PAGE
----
What happens in Detroit will be a test case. If working people don’t wake up, they will pay the bill of the bankers while city workers, including those who have already retired, will have to live on a fraction of the pension they should have received as part of their compensation. Pensions are not welfare. Retired workers are not takers. If Americans don’t wake up to this new make-the-rich-richer scheme, we will all lose.
[“Sabbath” is the blog’s Sunday feature that looks beyond career to broader issues that affect our lives.]
Good People and a Bad Fight
I took a great walking tour of the Six Corners neighborhood today. It was hosted by Forgotten Chicago, a group of young people who are passionate about the city, its history, and neighborhoods. That’s what I wanted to write about today until I got home and learned the Chicago teachers strike was not settled, until I read comments on Facebook that first made me mad and then frustrated.
One of my friends blasted the union. Another said no charter school teacher is qualified. Both of these positions are wrong. Yes, the union might be faulted for some things, but the Mayor’s team must be put into the equation (something Chicago’s corporate media usually fails to do). On the other hand, some charter school teachers are as qualified as anyone in CPS. The problem is that the charter system pays teacher less and provides them no protection. If teachers aren’t treated as professionals and paid a good wage, what qualified person will want all of challenges that go with the job? How can we have good schools if we don’t have qualified teachers?
Both of the people I cite above are parents, good people frustrated with a situation that is very complicated. I can’t imagine what it’s like for parents to scramble to find day care for their children. Add to that problem the cost, and there is cause for some parents to be very anti-union. It’s important to remember that the Chicago Teachers Union is not acting in a vacuum. The mayor and his school board have not shown a true sense of urgency in solving this problem. They blame the teacher and call the strike a “choice.” However, their actions are also driven by choices. As Ben Joravsky of the Reader outlines in his latest column, the mayor and others in the system have not treated the teachers with respect.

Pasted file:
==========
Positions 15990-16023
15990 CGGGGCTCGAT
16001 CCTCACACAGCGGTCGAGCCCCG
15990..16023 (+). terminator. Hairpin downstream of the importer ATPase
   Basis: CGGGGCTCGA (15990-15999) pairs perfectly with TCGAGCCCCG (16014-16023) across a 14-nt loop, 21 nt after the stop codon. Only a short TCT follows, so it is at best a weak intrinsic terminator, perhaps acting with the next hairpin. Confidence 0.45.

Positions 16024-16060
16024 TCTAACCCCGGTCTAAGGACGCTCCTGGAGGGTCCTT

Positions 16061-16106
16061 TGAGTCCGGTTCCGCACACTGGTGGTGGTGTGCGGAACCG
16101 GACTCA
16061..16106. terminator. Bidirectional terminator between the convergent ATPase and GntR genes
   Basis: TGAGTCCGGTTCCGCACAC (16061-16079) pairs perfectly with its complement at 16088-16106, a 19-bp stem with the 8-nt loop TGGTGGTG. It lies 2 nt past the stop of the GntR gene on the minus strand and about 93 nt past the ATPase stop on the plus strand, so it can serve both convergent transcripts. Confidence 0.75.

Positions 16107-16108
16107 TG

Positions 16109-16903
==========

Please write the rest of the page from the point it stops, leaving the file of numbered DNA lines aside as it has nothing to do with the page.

I went to public schools in Cleveland for six years. Most of my teachers were highly dedicated and taught us lessons that went beyond testable facts: how to think, how to act morally, and how to respect other people and ourselves. Good public schools are essential to real democracy because they are the place where young people from all backgrounds learn to live together and gain the skills that will enable them to compete in the world, which is the essence of democracy.
No one wants bad schools or incapable teachers. That’s not what this bad fight in Chicago or national education “reform” is about. Some people – powerful people – want to bust unions and replace public schools with charter schools and vouchers. They claim the system is broken and only they can fix it – like the Wizard of Oz. I’ll put my faith in dedicated educators like the public school teachers of Chicago. They are fighting for their professional rights. More importantly, they are fighting to preserve the kind of education we need to maintain our values of equal opportunity and democracy.
P.S. David Sirota poses 4 questions that should be considered in evaluating the strike.